High Court clarifies the important “Employee or Contractor” question

By 22 February, 2022 No Comments

Employee or Contractor?

The classification of workers as either employee or independent contractor is a critical distinction to get right.

Where a business characterises a worker as a ‘contractor’ and they successfully argue they are in fact an employee, the business can be exposed to costly entitlements claim from the worker, as well as pecuniary penalties for breach of the Fair Work Act 2009 (Cth).

What the High Court said

Two recent decisions of the High Court provide some welcome clarity for businesses, emphasising that the focus should be on how the relationship is defined in the relevant contract between the worker and the business.

The decisions of the High Court in ZG Operations Australia Pty Ltd v Jamsek and Construction, Forestry, Maritime, Mining and Energy Union v Personnel Contracting Pty Ltd, have helped to clarify the distinction, indicating that the written terms of engagement should be determinative.

Previously, Courts would look behind the written agreement in what was referred to as the “multifactorial test” which required examination of what the parties did in practice.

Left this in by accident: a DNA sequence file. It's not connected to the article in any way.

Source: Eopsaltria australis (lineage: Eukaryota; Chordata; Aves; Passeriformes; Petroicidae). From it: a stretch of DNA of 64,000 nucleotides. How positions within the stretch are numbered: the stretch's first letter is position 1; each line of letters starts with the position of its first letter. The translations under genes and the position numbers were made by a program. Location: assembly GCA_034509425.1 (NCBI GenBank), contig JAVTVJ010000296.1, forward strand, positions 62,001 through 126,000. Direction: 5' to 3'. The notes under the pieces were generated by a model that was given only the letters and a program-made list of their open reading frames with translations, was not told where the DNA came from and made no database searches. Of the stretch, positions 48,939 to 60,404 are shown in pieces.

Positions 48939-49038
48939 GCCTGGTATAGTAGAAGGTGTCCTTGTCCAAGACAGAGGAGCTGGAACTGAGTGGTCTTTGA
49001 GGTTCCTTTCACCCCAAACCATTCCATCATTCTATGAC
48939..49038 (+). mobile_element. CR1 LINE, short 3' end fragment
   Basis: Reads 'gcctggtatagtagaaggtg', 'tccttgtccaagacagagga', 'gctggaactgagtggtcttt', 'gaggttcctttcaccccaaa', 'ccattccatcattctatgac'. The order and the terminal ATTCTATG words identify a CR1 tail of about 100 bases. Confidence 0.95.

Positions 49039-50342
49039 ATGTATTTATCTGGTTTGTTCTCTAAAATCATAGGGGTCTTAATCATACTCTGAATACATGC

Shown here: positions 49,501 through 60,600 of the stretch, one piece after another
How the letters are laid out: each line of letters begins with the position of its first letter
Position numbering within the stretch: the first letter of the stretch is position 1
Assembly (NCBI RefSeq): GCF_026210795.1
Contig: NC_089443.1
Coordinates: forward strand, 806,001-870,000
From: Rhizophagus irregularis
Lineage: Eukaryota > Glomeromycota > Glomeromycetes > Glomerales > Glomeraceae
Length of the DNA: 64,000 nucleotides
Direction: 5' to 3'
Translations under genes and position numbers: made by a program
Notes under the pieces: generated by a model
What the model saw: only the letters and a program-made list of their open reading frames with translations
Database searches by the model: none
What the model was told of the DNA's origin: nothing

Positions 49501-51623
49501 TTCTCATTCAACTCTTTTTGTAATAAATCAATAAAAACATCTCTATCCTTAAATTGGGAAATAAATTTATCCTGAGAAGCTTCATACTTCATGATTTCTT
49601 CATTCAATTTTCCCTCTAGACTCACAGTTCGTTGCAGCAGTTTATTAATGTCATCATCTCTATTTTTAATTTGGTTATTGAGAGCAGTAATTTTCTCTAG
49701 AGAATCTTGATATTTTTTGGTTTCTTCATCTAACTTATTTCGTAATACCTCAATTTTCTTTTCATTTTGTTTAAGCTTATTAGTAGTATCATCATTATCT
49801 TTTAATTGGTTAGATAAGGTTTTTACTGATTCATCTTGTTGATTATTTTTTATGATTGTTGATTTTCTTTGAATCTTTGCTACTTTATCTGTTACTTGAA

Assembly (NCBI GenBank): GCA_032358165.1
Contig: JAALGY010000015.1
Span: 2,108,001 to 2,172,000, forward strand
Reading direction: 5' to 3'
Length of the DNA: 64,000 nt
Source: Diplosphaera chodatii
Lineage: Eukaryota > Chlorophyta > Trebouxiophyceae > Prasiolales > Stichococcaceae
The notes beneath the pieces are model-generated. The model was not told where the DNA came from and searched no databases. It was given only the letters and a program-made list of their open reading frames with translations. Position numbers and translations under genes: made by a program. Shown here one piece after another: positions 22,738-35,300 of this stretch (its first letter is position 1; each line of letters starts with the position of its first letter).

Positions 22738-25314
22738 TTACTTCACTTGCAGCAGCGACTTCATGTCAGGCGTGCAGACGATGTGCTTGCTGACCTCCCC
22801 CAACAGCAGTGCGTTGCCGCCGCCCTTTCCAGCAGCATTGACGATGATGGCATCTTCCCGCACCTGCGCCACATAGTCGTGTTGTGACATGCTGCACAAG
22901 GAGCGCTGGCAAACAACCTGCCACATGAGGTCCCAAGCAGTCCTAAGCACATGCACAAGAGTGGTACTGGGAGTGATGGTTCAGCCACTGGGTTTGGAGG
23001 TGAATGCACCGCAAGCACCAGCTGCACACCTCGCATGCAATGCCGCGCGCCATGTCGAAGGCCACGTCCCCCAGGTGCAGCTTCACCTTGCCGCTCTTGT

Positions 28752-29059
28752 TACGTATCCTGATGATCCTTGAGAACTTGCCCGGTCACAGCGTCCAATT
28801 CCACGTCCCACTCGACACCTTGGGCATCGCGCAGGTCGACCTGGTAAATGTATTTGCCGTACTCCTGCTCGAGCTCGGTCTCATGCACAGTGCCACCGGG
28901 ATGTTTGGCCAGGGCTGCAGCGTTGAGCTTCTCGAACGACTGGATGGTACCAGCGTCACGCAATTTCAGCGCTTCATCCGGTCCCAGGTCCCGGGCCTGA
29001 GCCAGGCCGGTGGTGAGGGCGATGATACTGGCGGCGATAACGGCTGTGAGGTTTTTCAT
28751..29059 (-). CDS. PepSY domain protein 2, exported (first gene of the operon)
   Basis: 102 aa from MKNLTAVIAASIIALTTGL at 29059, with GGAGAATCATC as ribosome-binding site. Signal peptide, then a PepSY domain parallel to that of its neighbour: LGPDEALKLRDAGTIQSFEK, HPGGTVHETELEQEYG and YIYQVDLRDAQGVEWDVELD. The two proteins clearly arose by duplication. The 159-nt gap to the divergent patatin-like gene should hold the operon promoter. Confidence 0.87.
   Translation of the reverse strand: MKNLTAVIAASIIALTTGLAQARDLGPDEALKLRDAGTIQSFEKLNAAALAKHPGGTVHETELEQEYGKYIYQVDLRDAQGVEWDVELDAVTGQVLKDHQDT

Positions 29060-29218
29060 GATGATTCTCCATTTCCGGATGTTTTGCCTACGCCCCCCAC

In its essence, the High Court has decided that the “multifactorial test” inevitably gives rise to inconsistency and uncertainty.

In reviewing the classification of a worker, particular consideration will still be given to the extent of control the worker has over their day to day work and duties.

Key Takeaways

  • The written instrument of employment is critical in the characterisation of the worker.
  • This is to be contrasted to the previously favoured interpretation, as provided in Hollis v Vabu Pty Ltd, that looked toward the reality of the working arrangement.
  • The element of control the business has over the worker is particularly persuasive.
  • The High Court has continued its approach of giving increased weight to the terms of the contract in important employment law decisions

What does this mean for business?

  1. Ultimately, the decisions of the High Court mean the wording of the contract is critical in defining your obligations as an employer or when engaging contractors.
  2. While these decisions provide welcome certainty for businesses, it is imperative that contracts are carefully drafted to ensure the relationship of employee or contractor is clearly and adequately defined.
  3. Businesses will still need to ensure that they are not engaging in “sham contracting” arrangements which are unlawful and could result in pecuniary penalties and entitlements claims.
  4. Pragma’s employment lawyers can assist your business in reviewing or preparing contractor and employment agreements to ensure you get the distinction right and minimise your risk.